Euler's theorem in geometry

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Short description: On distance between centers of a triangle
Euler's theorem:
[math]\displaystyle{ d=|IO| =\sqrt{R (R-2r)} }[/math]

In geometry, Euler's theorem states that the distance d between the circumcenter and incenter of a triangle is given by[1][2] [math]\displaystyle{ d^2=R (R-2r) }[/math] or equivalently [math]\displaystyle{ \frac{1}{R-d} + \frac{1}{R+d} = \frac{1}{r}, }[/math] where [math]\displaystyle{ R }[/math] and [math]\displaystyle{ r }[/math] denote the circumradius and inradius respectively (the radii of the circumscribed circle and inscribed circle respectively). The theorem is named for Leonhard Euler, who published it in 1765.[3] However, the same result was published earlier by William Chapple in 1746.[4]

From the theorem follows the Euler inequality:[5] [math]\displaystyle{ R \ge 2r, }[/math] which holds with equality only in the equilateral case.[6]

Stronger version of the inequality

A stronger version[6] is [math]\displaystyle{ \frac{R}{r} \geq \frac{abc+a^3+b^3+c^3}{2abc} \geq \frac{a}{b}+\frac{b}{c}+\frac{c}{a}-1 \geq \frac{2}{3} \left(\frac{a}{b}+\frac{b}{c}+\frac{c}{a} \right) \geq 2, }[/math] where [math]\displaystyle{ a }[/math], [math]\displaystyle{ b }[/math], and [math]\displaystyle{ c }[/math] are the side lengths of the triangle.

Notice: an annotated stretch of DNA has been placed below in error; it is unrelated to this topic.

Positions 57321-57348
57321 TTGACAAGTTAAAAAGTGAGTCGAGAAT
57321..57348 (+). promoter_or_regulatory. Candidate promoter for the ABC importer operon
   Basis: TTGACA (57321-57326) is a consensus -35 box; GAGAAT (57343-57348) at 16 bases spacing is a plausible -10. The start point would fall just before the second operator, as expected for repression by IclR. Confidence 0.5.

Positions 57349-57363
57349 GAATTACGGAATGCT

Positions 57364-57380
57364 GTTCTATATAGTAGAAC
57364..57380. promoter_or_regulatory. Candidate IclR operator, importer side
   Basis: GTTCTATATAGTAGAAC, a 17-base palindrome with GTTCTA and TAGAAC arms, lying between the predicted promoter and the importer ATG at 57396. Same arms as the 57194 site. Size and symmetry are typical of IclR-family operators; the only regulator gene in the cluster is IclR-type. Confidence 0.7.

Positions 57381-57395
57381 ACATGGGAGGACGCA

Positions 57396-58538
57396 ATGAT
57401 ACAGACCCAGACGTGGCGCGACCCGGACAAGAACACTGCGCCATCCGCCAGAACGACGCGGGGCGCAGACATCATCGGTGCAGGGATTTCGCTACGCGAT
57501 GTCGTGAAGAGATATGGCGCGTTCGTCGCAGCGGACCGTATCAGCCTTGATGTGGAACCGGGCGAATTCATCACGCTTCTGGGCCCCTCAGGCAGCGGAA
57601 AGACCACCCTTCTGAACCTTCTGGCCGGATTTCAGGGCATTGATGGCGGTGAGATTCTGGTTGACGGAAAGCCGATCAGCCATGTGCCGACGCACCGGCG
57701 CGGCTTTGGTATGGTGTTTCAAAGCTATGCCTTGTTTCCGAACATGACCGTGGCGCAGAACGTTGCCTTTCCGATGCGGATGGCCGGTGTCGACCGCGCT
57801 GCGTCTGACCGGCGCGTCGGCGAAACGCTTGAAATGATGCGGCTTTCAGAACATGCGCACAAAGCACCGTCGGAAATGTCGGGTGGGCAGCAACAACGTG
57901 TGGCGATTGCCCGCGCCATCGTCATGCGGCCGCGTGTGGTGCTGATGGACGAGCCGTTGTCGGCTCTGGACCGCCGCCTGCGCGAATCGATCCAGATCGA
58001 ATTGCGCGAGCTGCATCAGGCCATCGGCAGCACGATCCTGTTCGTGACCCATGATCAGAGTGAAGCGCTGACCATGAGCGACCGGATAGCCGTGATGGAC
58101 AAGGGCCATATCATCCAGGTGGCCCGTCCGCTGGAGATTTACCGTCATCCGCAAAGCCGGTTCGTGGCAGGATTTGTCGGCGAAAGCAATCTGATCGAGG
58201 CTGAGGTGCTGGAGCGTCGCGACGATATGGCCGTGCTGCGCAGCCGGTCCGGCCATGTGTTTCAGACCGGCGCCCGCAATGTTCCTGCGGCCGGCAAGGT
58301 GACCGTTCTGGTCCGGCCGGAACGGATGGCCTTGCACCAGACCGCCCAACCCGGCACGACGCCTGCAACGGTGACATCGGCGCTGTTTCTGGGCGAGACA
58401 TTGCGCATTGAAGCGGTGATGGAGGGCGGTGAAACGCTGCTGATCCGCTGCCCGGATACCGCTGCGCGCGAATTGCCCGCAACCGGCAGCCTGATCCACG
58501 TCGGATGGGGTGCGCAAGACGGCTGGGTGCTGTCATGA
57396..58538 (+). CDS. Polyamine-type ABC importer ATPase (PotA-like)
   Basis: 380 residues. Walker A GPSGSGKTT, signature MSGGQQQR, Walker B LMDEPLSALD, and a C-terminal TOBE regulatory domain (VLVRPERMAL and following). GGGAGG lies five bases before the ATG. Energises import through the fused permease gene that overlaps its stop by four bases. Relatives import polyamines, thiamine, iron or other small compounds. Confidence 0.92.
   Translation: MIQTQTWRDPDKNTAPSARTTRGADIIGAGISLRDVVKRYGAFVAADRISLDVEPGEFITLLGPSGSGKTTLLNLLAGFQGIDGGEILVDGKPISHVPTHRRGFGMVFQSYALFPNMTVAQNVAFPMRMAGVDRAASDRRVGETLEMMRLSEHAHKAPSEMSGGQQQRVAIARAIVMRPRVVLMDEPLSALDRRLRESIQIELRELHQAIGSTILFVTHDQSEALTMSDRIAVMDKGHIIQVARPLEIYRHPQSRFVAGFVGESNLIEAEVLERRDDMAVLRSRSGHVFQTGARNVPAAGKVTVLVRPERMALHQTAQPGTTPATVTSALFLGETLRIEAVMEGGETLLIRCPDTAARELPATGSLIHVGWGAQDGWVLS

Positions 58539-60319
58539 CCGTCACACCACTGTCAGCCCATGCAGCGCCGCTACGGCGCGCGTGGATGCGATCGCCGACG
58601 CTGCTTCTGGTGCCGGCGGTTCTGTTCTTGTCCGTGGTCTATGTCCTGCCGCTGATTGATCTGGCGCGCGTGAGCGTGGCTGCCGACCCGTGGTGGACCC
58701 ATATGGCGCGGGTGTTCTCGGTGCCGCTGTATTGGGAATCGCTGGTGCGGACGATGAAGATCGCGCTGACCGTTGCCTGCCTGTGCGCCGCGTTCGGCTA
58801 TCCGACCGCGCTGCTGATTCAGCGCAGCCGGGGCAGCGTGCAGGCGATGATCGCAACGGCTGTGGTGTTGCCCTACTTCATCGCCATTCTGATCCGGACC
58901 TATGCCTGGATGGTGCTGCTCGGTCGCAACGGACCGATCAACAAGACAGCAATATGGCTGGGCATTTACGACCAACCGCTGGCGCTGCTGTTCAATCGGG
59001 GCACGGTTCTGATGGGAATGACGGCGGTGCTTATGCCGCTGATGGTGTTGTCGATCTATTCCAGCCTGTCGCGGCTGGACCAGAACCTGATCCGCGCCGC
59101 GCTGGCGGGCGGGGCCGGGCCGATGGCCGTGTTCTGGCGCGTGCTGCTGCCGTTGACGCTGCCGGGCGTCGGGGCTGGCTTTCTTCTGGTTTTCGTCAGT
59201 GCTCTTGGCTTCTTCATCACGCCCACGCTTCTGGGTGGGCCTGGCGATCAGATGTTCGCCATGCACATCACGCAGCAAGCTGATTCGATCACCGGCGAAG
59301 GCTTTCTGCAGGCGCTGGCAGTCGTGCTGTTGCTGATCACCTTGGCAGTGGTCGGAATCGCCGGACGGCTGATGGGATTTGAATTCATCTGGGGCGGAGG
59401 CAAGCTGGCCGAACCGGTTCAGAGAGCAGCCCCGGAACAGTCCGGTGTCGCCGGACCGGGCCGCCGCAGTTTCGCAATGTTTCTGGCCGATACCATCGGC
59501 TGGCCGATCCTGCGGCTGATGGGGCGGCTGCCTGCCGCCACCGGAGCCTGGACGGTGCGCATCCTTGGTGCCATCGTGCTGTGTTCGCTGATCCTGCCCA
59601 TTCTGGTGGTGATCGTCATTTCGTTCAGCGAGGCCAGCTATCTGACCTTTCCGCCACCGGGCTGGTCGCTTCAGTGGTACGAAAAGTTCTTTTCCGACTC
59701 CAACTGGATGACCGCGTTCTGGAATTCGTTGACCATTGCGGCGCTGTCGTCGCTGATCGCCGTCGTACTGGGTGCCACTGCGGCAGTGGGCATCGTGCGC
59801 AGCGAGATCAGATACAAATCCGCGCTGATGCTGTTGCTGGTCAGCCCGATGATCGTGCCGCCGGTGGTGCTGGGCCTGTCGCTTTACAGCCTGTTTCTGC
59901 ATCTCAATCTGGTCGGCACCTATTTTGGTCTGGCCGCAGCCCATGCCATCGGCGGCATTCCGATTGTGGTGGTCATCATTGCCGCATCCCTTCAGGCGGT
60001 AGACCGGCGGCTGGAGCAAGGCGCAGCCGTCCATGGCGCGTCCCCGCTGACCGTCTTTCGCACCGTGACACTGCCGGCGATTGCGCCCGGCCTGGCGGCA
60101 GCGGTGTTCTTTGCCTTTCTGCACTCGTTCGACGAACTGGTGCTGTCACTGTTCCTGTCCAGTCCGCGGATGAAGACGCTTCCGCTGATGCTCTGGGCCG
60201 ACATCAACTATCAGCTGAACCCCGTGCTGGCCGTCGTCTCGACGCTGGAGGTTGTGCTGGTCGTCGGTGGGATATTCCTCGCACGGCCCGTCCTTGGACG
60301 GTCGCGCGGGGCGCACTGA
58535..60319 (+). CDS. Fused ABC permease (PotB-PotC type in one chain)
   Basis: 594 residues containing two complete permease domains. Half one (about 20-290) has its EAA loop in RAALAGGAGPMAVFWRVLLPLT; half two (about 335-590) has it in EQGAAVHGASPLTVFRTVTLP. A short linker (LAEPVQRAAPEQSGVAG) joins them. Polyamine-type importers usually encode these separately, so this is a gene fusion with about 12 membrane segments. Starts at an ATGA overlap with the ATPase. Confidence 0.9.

Euler's theorem for the escribed circle

If [math]\displaystyle{ r_a }[/math] and [math]\displaystyle{ d_a }[/math] denote respectively the radius of the escribed circle opposite to the vertex [math]\displaystyle{ A }[/math] and the distance between its center and the center of the circumscribed circle, then [math]\displaystyle{ d_a^2=R(R+2r_a) }[/math].

Euler's inequality in absolute geometry

Euler's inequality, in the form stating that, for all triangles inscribed in a given circle, the maximum of the radius of the inscribed circle is reached for the equilateral triangle and only for it, is valid in absolute geometry.[7]

See also


  1. Johnson, Roger A. (2007), Advanced Euclidean Geometry, Dover Publ., p. 186 
  2. Dunham, William (2007), The Genius of Euler: Reflections on his Life and Work, Spectrum Series, 2, Mathematical Association of America, p. 300, ISBN 9780883855584, 
  3. Leversha, Gerry; Smith, G. C. (November 2007), "Euler and triangle geometry", The Mathematical Gazette 91 (522): 436–452, doi:10.1017/S0025557200182087 
  4. "An essay on the properties of triangles inscribed in and circumscribed about two given circles", Miscellanea Curiosa Mathematica 4: 117–124, 1746, . The formula for the distance is near the bottom of p.123.
  5. Alsina, Claudi; Nelsen, Roger (2009), When Less is More: Visualizing Basic Inequalities, Dolciani Mathematical Expositions, 36, Mathematical Association of America, p. 56, ISBN 9780883853429, 
  6. 6.0 6.1 Svrtan, Dragutin; Veljan, Darko (2012), "Non-Euclidean versions of some classical triangle inequalities", Forum Geometricorum 12: 197–209, ; see p. 198
  7. Pambuccian, Victor; Schacht, Celia (2018), "Euler's inequality in absolute geometry", Journal of Geometry 109 (Art. 8): 1–11, doi:10.1007/s00022-018-0414-6 

External links